Shelby Kliebert remembers her hesitance to leave her Norco home in the days leading up to Hurricane Ida – just 10 days earlier she and her husband welcomed their newborn daughter into the world to join the couple and their 1-year-old son.
“We were torn on leaving,” Kliebert said. “Obviously, I was still recovering, we had a newborn … we knew we’d lose power eventually, so we decided to leave ultimately.”
They left their home, and haven’t returned to live there since.
Of course, they’ve been to the site of what is now a completely gutted home thanks to the damage inflicted by Ida. But battles with insurance have resulted in setback after setback in what’s been a, to date, futile attempt to return to their house for good.
“The contractors can hopefully start tomorrow with construction,” Kliebert said Sunday. “They’re confident within six months it will be done … at this point, I’m not holding my breath.”
Kliebert first thought her home had suffered relatively minor damage. Her mother and stepfather had stayed home through the storm and went out to the site right after the storm, but in the dark of night only so much was apparent.
“A broken window, the fence was down … things looked to be OK otherwise,” she said. “Then the ceiling had fallen through. There was obvious roof damage, and all of our windows broke through.”
The insurance fight has been maddening, Kliebert said.
“We went through multiple inspectors,” she said. “One didn’t even include the whole house on his sketch, so not everything was accounted for. Another came out and said I need to get my tarp removed within 24 hours, telling me ‘I can’t do my job if you don’t,’ which came across as a threat like we wouldn’t get any money at all. Then the third adjuster lived in Chalmette for Katrina and was very empathetic to our situation. They did the complete inspection.”
By this point, they were all the way in February, and even from there it’s been a slow process.
“Every time we turn something in with insurance, it’s you need this, or you’re missing that,” Kliebert said. “One told me I wasn’t working hard enough to find a contractor. I had a spreadsheet with 30 contractors to reach out to – nobody would take up my house because they didn’t have laborers, materials, enough time …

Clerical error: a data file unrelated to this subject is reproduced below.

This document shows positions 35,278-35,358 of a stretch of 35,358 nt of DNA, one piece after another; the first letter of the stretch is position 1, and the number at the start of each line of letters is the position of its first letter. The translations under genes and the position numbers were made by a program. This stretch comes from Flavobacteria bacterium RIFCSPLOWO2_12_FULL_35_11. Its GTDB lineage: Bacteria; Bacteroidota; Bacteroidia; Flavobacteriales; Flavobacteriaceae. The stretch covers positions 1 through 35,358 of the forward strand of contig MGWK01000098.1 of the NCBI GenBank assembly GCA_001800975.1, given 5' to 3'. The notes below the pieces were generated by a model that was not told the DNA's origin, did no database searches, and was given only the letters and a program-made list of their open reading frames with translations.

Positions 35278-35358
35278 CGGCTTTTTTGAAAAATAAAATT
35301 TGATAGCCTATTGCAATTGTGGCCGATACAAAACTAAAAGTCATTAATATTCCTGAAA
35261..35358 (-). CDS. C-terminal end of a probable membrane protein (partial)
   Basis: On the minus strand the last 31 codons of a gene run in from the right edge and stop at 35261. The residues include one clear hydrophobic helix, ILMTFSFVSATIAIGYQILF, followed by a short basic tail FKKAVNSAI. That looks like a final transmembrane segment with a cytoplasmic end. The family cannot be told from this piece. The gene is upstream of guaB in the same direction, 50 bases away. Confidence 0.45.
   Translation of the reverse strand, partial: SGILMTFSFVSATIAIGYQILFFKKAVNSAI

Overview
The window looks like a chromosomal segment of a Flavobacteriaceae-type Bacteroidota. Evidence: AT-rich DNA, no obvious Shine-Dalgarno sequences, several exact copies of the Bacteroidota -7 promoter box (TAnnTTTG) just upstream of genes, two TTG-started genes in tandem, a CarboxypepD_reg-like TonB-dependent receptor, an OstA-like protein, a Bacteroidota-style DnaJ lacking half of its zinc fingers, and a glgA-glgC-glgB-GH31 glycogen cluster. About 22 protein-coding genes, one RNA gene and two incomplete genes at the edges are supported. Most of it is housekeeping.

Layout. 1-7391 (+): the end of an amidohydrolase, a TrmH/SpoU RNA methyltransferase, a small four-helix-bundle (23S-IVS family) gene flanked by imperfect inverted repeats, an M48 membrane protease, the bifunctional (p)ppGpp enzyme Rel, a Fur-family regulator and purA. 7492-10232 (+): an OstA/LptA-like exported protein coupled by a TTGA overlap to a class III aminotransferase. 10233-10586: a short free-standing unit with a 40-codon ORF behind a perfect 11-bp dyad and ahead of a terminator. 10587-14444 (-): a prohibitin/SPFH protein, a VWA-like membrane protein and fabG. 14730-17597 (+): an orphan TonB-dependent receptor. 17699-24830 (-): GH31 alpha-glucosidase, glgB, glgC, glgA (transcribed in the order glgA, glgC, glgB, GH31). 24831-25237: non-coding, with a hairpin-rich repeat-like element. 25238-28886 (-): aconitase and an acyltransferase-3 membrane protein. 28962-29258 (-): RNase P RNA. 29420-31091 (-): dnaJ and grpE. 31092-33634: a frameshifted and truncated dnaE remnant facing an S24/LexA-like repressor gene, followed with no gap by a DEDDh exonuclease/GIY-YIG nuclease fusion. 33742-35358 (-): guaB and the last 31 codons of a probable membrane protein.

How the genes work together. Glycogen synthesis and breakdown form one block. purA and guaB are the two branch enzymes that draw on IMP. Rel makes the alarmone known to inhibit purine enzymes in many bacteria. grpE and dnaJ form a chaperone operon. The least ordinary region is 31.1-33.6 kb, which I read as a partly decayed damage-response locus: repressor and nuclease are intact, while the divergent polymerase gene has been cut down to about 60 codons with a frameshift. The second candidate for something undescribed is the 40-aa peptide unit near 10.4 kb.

“The insurance company said, ‘Are you doing your part in this partnership? Because we’re in a partnership here.’ We are not in a partnership. I pay you, I am your customer, and I’m doing well beyond what I should have to do – but I have to get my babies back home.”
Due to the length of the process, Kliebert’s parents ultimately purchased a home in Destrehan for Kliebert and her husband to rent while work on their home is done.
“That’s been a definite relief,” Kliebert said. “We lived in a trailer for about two months with no working A/C. It was small and we have four people here with two toddlers … it was just not a good experience.”
Nicole Cook-Ficaro and her family of four – or of six, counting their dog and cat – have been making it work in a trailer since the storm, as they too have been on a seemingly unending journey to return to their severely damaged home in Destrehan’s Ormond subdivision.
“The biggest challenge is trying to maintain our sanity,” Ficaro said. “I think it’s the hardest on the kids. They don’t have some of their favorite things … they’re 7, twins. I just hate not knowing. We were thinking we’d be back home by January. They just started the floors and cabinets … I honestly haven’t asked for a new estimate on time, because I don’t want to go through that disappointment all over again.”
She said nonetheless, she’s hoping it will be by Thanksgiving. In the meantime, the ordeal has been not just mentally taxing, but a burden financially.
“It gets costly. We have to go out and buy things we know we have, but we can’t really get to them,” she said. “This was our dream house. We loved everything about the way it was. So having to tear all of that down and rebuild is difficult to begin with, and then you add the headache of waiting for everything to come in.”
And just as in Kliebert’s case, insurance has been a pain for Ficaro as well.
“We had to get Louisiana Citizens, and that increased. And it possibly will go up even more for all of us next year,” Ficaro said. “It seems really unfair. They talk about it when it happens, but then it seems like the state just moves on.”
The lone silver lining she finds in all of this is her family has grown closer together through the adversity.
“The closeness … the kids, my husband and I have so much more time together,” Ficaro said. “The kids have learned to appreciate things that so many don’t at that young age. So many things are replaceable, but relationships aren’t.”
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